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.xxx probes US government interference

Files another Freedom of Information request.

Internet Security Threat Report 2014

The company behind the unsuccessful .xxx bid has filed a third freedom of information act (FOIA) request against the US Department of Commerce in its ongoing bid to discover what pressure was exerted by the US government on internet organisation ICANN to turn the top-level domain down.

The new FOIA request from ICM Registry, dated 28 June, asks for copies of communication between the DoC and internet naming authority IANA shortly after the DoC sent a letter to ICANN outlining its concerns for the .xxx domain, which was to be used to host internet pornography.

ICM Registry CEO Stuart Lawley suspects that a request by the DoC to IANA requiring it to change the style and format of its official reports may have been inspired by an effort to block the .xxx domain thanks to political pressure exerted by right-wing Christian groups in the US.

Dot-xxx is the only one of a number of new top-level domains that were initially approved by ICANN but has not had its contract signed off. Despite many of the other domains being officially approved, there remains an unexplained lag in their official IANA reports being sent to the DoC for formal approval. ICM Registry is probing what influence, if any, its application may have had in that delay.

The FOIA request is the third filed by the company to discover if assertions both by ICANN and the DoC and that the US government played no role in turning down .xxx are true. The first FOIA request provided thousands of pages of communication that showed demonstrably that the DoC had been actively lobbied by US Christian groups, had changed its stance as a result, and had organised a lobbying effort against the domain at ICANN.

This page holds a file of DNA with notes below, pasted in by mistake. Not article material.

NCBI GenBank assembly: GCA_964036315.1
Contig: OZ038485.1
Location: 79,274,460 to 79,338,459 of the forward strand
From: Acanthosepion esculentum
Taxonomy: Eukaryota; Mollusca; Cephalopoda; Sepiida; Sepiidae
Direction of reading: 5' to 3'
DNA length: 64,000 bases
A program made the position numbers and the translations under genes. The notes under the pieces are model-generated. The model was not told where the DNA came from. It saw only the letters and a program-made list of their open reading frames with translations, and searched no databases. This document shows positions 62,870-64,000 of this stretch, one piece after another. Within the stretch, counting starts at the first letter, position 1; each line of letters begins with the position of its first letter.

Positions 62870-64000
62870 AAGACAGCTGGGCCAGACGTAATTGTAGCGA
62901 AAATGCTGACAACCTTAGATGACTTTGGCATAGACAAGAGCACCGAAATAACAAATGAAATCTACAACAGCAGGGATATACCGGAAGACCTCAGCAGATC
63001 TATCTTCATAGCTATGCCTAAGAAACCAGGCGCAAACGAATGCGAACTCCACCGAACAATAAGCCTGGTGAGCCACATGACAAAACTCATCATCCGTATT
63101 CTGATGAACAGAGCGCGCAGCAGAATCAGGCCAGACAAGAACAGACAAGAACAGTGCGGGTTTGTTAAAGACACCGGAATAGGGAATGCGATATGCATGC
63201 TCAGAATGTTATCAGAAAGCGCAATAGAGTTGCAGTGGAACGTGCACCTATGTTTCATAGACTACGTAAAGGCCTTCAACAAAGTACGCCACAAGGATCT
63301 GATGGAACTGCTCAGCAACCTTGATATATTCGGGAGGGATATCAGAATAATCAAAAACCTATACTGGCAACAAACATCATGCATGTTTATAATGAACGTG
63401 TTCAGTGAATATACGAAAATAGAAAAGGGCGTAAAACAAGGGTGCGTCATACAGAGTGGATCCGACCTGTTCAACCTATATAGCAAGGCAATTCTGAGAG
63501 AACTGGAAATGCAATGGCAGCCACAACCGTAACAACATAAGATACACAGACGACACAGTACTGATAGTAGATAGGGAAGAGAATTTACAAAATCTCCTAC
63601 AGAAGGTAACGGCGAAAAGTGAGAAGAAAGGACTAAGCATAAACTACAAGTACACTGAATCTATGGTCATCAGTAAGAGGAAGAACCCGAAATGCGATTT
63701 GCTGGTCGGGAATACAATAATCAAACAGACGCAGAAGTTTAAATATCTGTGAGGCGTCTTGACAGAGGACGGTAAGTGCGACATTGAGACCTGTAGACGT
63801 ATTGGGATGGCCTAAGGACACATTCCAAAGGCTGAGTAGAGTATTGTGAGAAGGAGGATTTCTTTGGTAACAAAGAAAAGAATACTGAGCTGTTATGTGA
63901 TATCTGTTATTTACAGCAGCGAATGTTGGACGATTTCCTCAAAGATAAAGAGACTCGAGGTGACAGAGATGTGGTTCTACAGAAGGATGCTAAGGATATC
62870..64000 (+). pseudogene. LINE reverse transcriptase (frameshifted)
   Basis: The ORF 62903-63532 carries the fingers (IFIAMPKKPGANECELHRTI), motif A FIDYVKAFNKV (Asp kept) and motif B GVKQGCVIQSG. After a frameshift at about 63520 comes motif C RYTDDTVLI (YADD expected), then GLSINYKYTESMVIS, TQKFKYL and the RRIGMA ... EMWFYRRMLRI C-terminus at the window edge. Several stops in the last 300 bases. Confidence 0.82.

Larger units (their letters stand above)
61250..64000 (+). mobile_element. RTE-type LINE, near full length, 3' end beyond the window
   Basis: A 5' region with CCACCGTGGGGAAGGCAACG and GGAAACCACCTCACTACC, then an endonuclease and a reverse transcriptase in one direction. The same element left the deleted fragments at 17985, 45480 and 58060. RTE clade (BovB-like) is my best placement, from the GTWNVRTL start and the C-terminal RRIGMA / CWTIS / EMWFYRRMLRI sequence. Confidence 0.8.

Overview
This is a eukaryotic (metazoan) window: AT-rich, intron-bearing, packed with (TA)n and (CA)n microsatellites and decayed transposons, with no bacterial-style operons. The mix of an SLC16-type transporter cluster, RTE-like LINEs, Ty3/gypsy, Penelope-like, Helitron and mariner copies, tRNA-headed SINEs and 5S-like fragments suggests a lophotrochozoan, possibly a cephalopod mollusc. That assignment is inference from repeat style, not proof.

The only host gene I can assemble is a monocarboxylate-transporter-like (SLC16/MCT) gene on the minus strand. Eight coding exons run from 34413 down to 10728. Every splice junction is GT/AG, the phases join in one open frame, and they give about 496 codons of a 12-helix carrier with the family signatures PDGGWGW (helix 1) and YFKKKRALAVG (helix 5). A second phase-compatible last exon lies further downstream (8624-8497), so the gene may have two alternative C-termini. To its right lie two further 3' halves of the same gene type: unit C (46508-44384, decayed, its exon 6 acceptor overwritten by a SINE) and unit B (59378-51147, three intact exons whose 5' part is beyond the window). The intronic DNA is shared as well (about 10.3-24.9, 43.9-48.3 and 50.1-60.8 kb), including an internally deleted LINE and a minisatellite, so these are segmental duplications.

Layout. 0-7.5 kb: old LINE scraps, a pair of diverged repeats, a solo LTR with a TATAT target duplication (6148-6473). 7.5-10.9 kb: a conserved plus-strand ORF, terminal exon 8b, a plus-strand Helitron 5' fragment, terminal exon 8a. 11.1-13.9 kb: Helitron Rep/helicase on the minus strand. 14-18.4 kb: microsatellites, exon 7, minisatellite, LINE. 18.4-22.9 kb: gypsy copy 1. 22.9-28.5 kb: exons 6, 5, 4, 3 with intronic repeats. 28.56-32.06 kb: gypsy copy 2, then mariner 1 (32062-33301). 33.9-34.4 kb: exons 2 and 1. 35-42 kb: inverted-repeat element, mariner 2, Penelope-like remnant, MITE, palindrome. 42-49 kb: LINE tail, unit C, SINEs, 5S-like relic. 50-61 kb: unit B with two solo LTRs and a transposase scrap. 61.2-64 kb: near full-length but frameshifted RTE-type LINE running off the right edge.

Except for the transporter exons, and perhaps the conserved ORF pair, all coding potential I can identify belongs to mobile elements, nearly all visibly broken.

However, many pages contained "redacted" or deleted information which ICM Registry suspect point to an effective blocking of the domain - going against the US government's stated principle of non-interference in ICANN. ICM Registry is currently suing the DoC for the redacted information and expects to receive a second tranch of information in the coming weeks.

A second FOIA request pinpointed a meeting between US communications secretary John Kneuer and ICANN president Paul Twomey around the same time that ICANN voted against the .xxx domain and the DoC subsequently approved ICANN as the contract holder for running the internet's foundations.

This third request demonstrates the level of determination ranged against the US government to expose what is widely suspected to have been a behind-the-scenes manipulation of ICANN's decision-making processes.

If proven, the backroom dealing could have severe implications both for ICANN and for the US government's stewardship of the Internet.

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